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2.d Error on Unknown

Error on Unknown Flag

The “Error on Unknown” flag, CNTLE(EOU,1), determines whether it is an error or not if a statement resolves as UNKNOWN. If this flag is set to YES, it causes the interpreter to raise an error when a statement resolves as UNKNOWN. If the rule is running inside a macro with an ON ERROR clause, control passes to the ON ERROR block; otherwise processing stops and the error is reported. If CNTLE(EOU,1) = NO, the UNKNOWN is regarded as equivalent to FALSE and processing continues.

Reasons a Statement may Resolve UNKNOWN

A statement may resolve UNKNOWN if:

  • it is of the form <free_variable> IN <empty_set>, e.g. ?I IN MYSET where ?I is FREE and the Actual Count of MYSET is 0;

  • it is interpreted as a predicate but the predicate does not match any canonical predicate in $PRED; see Mistakes Interpreted as Predicates in section 2.a;

  • it is a predicate but the rule which is executed to prove it ends without either proving the predicate TRUE or FALSE; this can happen :

  • if the rule contains a statement which resolves UNKNOWN without any alternative path; or

  • if the interpreter BREAKs out of a loop without having proved the predicate TRUE.

With the exception of the BREAK out of a loop, all of these represent errors in the code. The first frequently occurs after SELECT statements where a loop is intended, e.g. ?ITEM IN CHOSEN. To protect against this, the number of elements selected should be tested and the loop only executed if there are elements:

AND     ( ?NSIZE EQ 0
           OR ?ITEM IN CHOSEN

With the second, a message will appear in ERROR if CNTLE(EOU,1) = YES, e.g.


Legacy Code and BREAKs out of Loops

This automatic detection of errors appears to provide a compelling reason to set CNTLE(EOU,1) = YES. Unfortunately, there is often an even more compelling reason to set CNTLE(EOU,1) = NO: the code contains loops with BREAK statements where the predicate may never be reached.

A change was made with Aspen SCM 2004 to the way that the interpreter handles rules where the predicate is never proved. Before then, such rules ended UNKNOWN but the interpreter did not stop even if CNTLE(EOU,1) = YES. Instead the rule was regarded as having ended FALSE and processing continued. Only where the predicate did not match any canonical predicate did the interpreter stop and report an error.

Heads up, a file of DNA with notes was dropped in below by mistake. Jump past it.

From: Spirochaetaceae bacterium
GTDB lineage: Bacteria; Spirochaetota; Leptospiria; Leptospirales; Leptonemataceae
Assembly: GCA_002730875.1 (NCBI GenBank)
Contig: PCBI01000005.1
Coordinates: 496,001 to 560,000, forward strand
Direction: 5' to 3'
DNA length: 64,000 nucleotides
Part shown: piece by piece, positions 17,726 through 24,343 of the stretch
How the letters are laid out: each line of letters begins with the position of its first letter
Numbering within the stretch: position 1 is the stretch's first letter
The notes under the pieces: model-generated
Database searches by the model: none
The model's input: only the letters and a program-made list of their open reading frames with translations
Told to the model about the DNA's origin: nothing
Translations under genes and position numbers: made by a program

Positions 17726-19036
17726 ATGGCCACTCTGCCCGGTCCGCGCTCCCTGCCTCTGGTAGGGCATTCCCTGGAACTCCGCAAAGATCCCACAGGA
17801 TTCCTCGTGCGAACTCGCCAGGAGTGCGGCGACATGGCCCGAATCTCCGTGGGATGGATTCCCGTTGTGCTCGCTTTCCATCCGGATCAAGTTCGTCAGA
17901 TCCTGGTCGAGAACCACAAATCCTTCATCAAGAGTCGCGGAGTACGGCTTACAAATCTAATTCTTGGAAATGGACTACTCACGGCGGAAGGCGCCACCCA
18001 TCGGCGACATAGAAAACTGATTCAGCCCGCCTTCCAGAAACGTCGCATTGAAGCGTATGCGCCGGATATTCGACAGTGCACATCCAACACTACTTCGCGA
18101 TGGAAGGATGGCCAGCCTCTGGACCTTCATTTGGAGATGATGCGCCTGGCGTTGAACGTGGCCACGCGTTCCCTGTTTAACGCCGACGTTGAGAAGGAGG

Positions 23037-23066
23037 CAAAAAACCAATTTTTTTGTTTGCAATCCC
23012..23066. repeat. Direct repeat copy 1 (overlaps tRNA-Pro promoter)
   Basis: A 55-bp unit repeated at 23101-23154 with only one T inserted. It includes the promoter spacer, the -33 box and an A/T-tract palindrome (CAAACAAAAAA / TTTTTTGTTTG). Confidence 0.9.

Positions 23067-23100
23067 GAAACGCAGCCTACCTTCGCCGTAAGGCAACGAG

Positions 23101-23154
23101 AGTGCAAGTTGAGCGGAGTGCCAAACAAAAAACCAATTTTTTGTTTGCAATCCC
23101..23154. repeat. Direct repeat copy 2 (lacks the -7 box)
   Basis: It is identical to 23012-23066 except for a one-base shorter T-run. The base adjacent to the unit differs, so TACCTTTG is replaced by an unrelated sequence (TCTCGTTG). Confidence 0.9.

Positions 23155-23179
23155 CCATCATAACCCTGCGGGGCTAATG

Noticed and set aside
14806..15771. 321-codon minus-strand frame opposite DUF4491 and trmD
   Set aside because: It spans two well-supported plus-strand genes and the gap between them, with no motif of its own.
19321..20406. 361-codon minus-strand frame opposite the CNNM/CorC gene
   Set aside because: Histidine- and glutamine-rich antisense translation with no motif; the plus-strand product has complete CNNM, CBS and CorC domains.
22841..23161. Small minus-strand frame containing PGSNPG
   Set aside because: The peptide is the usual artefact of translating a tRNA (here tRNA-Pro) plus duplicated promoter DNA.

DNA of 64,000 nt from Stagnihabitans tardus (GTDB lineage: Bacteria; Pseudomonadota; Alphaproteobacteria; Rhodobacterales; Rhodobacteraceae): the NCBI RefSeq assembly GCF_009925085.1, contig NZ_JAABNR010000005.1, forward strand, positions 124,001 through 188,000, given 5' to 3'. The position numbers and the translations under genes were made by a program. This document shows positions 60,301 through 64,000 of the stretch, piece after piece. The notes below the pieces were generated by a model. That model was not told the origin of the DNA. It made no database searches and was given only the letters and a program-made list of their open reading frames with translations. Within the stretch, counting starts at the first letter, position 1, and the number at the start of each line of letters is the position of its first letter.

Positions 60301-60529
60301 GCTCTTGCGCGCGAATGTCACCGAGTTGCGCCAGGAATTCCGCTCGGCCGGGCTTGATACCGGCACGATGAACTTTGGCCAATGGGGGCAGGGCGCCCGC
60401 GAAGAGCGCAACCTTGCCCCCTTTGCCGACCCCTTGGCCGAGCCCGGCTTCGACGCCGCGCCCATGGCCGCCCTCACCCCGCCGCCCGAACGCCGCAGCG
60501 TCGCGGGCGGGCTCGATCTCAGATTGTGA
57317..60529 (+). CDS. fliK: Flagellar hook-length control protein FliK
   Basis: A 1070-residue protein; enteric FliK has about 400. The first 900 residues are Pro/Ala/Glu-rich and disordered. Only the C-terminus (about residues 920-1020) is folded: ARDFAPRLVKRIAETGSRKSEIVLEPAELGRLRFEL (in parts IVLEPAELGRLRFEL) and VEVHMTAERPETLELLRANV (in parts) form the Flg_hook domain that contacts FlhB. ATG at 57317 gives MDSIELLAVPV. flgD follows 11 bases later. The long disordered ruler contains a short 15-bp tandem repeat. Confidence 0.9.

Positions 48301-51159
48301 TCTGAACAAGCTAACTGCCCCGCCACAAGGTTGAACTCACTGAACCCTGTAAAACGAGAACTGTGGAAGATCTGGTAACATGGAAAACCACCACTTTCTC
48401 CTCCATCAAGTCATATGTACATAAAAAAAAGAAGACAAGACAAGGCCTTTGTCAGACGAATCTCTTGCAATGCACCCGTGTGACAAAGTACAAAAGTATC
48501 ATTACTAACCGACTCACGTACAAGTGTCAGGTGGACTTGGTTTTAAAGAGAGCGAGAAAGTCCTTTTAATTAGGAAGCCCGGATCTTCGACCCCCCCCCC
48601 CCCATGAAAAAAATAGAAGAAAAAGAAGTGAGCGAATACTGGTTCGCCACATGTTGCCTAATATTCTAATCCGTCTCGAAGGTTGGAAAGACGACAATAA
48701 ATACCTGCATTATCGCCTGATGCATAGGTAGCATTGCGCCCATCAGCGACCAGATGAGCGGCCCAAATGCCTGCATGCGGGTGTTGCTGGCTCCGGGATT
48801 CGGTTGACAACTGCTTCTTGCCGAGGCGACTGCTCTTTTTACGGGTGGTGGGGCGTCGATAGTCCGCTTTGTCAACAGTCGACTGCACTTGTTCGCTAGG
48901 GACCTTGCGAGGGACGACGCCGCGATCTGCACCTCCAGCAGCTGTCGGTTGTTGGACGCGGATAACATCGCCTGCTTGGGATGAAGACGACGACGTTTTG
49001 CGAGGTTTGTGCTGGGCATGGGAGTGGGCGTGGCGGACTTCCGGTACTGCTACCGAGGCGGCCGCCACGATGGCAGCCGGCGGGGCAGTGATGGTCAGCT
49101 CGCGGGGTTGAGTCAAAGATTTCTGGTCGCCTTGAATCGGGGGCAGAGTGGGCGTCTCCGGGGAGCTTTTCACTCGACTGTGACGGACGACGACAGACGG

As a result, much code was written with BREAKs out of loops in which the predicate might never be reached. In the calling rule the predicate would have an “OR TRUE” clause after it so that, if the predicate was not proved, the calling rule would continue. Where an application contains rules which were written for versions before Aspen SCM 2004, it will therefore often be necessary to set CNTLE(EOU,1) = NO.

Unless the application already contains rules which may BREAK out a loop without proving the predicate, it, new code should avoid doing so. See sections 3.3 and 3.6 for details of how to write loops and jump out of them without risking UNKNOWNs.

UNTRUE Rule Set Detects Statements Not Resolving TRUE

As changes to code risk introducing bugs, it is unlikely to be worth converting legacy code to avoid ending UNKNOWN. This means that CNTLE(EOU,1) has to be set to NO, so errors in newly-written code will not be detected automatically.

Eudoxus Systems has developed a special pattern-matching rule set UNTRUE.R (available for downloading at which can be used in conjunction with CNTLE(EOU,1) = NO. This provides run-time detection of non-existent predicates and of rules which do not end TRUE. It is incompatible with predicate unification so either UNIF must be absent from SCNTLE or CNTLE(UNIF,1) must be set to NO. It is intended as a development tool and should be removed when the system is moved into production.

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